Patriotic songs have always been an important part of the Hindi films. Today as we celebrate our 71st Independence Day, let’s look back at the first patriotic song picturised in a Hindi film.
Of course, it was written by Rashtrakavi, Kavi Pradeep, whose ‘Aye Mere Watan Ke Logon’ still brings tears to eyes of every Indian.
During the peak of Quit India movement, Gyan Mukherjee made a film called Kismet in 1943. It is considered a landmark film as for the first time in the history of the Indian cinema it dealt with some bold themes like anti-hero character and an unmarried girl getting pregnant. Kismet was severely criticised for glorifying crime and portraying a criminal in good light. Despite all the criticism, the movie shattered all box office records, becoming the first Indian movie to gross Rs10 million at the box office because of just one song.
Kismet is still known for its famous song “Dor Hato Ae Duniya Walon Hindustan Humara Hai”. The song was written by Kavi Pradeep and composed by Anil Biswas. The singers were Ameerbai Karnataki and Khan Mastana.
Despite strict British censorship the song was allowed in the film because of clever lyrics by Kavi Pradeep and picturisation by Gyan Mukherjee.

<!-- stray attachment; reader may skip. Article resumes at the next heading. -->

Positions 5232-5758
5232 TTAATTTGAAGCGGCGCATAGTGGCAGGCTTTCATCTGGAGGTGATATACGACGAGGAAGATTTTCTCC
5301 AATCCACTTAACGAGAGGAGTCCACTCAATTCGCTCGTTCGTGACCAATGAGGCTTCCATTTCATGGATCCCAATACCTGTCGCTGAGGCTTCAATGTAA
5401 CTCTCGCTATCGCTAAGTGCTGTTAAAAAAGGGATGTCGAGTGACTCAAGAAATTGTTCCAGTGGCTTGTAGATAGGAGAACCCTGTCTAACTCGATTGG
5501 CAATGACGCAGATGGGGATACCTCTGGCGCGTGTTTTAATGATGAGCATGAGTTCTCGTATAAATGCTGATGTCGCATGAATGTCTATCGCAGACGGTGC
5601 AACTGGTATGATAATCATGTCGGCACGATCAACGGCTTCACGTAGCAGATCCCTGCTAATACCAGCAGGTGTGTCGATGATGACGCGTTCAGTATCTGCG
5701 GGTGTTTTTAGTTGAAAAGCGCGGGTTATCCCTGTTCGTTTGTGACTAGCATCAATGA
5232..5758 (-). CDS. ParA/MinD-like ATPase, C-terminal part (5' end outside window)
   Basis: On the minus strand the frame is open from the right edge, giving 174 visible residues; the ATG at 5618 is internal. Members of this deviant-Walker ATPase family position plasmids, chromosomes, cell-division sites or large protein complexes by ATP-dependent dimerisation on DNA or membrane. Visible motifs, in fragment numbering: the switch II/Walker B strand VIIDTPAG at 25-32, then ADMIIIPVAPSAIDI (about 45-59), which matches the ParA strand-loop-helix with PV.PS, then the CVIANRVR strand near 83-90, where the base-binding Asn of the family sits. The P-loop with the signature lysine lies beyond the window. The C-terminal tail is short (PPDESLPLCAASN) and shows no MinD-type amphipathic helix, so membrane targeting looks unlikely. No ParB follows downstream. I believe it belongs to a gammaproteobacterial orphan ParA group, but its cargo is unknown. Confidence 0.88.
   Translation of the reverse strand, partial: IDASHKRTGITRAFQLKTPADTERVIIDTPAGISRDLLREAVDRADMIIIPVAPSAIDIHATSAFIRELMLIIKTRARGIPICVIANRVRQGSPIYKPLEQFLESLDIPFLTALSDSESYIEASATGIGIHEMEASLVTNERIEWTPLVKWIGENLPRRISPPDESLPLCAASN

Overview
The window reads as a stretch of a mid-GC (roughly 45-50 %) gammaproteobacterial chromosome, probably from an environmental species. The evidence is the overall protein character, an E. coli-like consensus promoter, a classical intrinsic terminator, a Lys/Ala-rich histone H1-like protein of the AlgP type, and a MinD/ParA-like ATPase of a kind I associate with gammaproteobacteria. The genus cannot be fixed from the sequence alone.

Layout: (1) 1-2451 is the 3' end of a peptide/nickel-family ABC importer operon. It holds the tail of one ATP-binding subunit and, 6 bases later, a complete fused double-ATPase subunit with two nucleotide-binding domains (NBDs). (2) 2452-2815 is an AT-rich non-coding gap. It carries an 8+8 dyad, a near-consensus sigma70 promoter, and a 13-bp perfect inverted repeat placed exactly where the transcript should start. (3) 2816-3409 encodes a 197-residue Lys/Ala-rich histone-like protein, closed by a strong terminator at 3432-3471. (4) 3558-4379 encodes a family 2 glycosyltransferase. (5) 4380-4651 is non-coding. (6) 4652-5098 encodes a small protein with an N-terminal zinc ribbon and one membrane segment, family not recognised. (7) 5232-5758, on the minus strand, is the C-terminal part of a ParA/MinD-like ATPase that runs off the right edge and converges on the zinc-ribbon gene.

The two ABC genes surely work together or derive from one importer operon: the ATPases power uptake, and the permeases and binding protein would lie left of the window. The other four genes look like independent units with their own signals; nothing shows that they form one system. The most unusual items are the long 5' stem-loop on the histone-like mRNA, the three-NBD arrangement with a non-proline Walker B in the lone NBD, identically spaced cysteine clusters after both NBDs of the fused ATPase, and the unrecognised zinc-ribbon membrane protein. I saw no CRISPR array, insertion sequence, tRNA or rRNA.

In the song, the Indian soldiers were shown wearing British army uniforms and since the British were fighting Germans and Japanese in the world war, Pradeep added one line ( Tum na kisi aage jukhana German ho ya Japani) which convinced the censors that it was not anti-British song.
However, the patriotic overtones of the song were very much evident to Indians. The song had such an intense impact on the people that it created a mass hysteria among cinegoers who literally went crazy when the song blazed on the screen.
According to reports when the song used to appear on screen, the sitting audience used to give a standing ovation and amidst thunderous applause demanded a repeat run of the song, which the theatre owners usually obliged. The unprecedented popularity of the song forced the lyricist Kavi Pradeep to go underground to avoid being arrested by the British authorities for sedition.